So she doesn't find living alone difficult? (It is rumoured that she would like to remarry and looking at her - poised, calm, smooth- skinned and dark-eyed - it is surprising that she has not.) 'It would be nice sometimes for there to be a partner around, but I've survived for however long I've been on my own: 10 years or whatever it is.

'Although Peter has remarried, with three young children, we maintain a very good relationship. It certainly makes my life much easier that we're not at daggers drawn, and the concerns for our children are still shared. We ring each other constantly with the latest news and there is a tribal connection with me seeing his sister and knowing his mother, and I'm very happy about that. I've never been unhappy enough about the divorce to look back and think, I wish we hadn't done it; nor would he think that. The individual, adult relationship could not be successful; the broader social fabric of family, children and shared experiences is a separate thing.'

In October 1988, she gave up her job as a reporter on ITV's This Week for a three-year stint as director of the National Aids Trust. She extended that by a further 18 months, and felt by then that she had done enough. 'They would have liked me to stay longer, but I felt the organisation and the subject needed another five-year development programme, so I would have had to make a long commitment.

'There were other things I wanted to be involved with in the field of health education. It's extraordinary that, in our rich society, so many people live in dreadful circumstances and yet there is such a lack of anger. Also, in a sense, one goes slightly stale. At first the job was interesting and exciting and stimulating, but I was beginning to run out of steam. It needed fresh people and fresh thoughts.'

Is Aids, I ask, one reason why the pendulum is swinging back towards earlier marriages? 'I wish I thought public education had got through to that extent: my concern is that it hasn't. One of my worries is that we're not straight and upfront and even brutal about the hazards of sex in an HIV-ridden world.

'It's essential that we give young children proper preparation for life: there is a balance one can strike between maintaining an innocence and a genuine childhood in a world in which they face not simply the threat of HIV but also that of drugs, from which our generation was protected. I'm very worried about the failure of people in this country to have that debate, about how much should be formally taught at school and how much can be taught by parents. The argument gets bogged down in a sloganised debate about 'challenging family values'. We need to be much more honest about the kind of world we live in, and not view those who don't share our opinions as either wild radicals or deeply reactionary. So many people still leave school completely unprepared to take control of their own sex lives, and no language in which to talk about it. People need to be prepared to talk about these things in an uninhibited way.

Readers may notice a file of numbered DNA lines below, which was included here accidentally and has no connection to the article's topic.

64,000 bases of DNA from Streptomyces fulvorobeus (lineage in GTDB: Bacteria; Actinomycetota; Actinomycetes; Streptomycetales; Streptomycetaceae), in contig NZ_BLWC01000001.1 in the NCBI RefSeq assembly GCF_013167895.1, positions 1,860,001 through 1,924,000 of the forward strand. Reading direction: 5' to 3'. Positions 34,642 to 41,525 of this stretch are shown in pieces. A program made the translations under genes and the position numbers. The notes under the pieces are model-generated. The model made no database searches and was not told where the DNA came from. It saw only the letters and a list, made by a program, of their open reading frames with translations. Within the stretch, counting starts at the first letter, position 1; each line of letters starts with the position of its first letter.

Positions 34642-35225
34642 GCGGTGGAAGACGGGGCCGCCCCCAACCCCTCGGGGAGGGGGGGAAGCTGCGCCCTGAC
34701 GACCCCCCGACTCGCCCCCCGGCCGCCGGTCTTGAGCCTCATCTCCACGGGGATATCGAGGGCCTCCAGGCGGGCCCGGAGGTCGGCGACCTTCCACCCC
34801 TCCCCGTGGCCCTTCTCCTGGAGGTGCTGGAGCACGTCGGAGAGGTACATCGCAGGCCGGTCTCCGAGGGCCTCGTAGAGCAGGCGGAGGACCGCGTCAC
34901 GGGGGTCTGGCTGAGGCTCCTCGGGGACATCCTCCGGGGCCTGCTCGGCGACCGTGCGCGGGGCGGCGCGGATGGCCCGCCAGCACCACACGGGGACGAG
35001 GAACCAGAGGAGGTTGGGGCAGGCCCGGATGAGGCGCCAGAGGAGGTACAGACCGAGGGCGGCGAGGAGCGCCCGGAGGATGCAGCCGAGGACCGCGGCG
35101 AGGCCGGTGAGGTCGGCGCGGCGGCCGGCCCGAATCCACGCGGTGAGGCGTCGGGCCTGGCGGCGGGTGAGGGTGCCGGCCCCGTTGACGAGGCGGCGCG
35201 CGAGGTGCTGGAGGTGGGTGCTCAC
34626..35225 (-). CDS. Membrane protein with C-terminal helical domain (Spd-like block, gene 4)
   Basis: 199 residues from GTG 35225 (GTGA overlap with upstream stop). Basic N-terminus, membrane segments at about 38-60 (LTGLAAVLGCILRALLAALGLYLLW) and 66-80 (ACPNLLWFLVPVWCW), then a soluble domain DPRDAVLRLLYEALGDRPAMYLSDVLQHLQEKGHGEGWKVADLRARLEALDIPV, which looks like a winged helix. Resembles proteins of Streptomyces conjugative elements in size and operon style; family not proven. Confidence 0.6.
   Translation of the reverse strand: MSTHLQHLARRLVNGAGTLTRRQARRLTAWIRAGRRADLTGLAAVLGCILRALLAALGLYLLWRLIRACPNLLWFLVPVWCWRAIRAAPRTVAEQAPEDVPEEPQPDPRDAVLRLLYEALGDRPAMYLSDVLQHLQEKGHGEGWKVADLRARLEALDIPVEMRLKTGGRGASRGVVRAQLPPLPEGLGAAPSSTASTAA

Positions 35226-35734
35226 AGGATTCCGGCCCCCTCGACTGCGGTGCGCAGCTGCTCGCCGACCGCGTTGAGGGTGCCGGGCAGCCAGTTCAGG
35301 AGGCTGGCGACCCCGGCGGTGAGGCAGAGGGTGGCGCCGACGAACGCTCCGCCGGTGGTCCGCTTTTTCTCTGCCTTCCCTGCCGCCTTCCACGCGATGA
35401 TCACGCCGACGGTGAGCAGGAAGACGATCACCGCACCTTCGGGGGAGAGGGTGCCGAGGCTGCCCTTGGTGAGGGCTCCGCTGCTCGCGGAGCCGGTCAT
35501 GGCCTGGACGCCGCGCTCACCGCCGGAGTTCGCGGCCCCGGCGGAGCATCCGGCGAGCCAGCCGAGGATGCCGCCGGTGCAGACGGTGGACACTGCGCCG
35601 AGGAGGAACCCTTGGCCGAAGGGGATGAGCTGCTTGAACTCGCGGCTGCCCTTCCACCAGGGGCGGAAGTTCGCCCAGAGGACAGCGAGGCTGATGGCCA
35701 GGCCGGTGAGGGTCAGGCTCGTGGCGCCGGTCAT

'I feel my own children grew up just in time and I'm very glad they're the ages they are and not 13, 14 or 15. It's not just a matter of what's happening in discos and the backs of cars but the greater variety of hazards. We don't seem to be doing anything adequate to protect children from sex abuse. Is it better or worse than the world in which we grew up? Can one create oases of protection in an unprotected world?'

And now? What next for Lady Jay, ex-ambassadress, ex-journalist, ex-Aids campaigner, ex-wife? 'I genuinely don't have ambitions. At turning points in my life various interesting things have come my way. I've never really had a well-organised career plan in my head or in my heart.' Ah yes, her heart? 'I'm perfectly confident about this phase of my life; less sure that in another 10 years I shall be actively involved in a career. By then one might look for the loving companionship, not necessarily of marriage but of partnership . . . so this is a kind of interim phase.' That is as close to a hint as Margaret Jay will get.

This is the last of Angela Lambert's current series of Tuesday interviews. Hunter Davies will resume his interviews next week. Angela Lambert's new novel, 'A Rather English Marriage', is published by Hamish Hamilton on 12 October.

(Photograph omitted)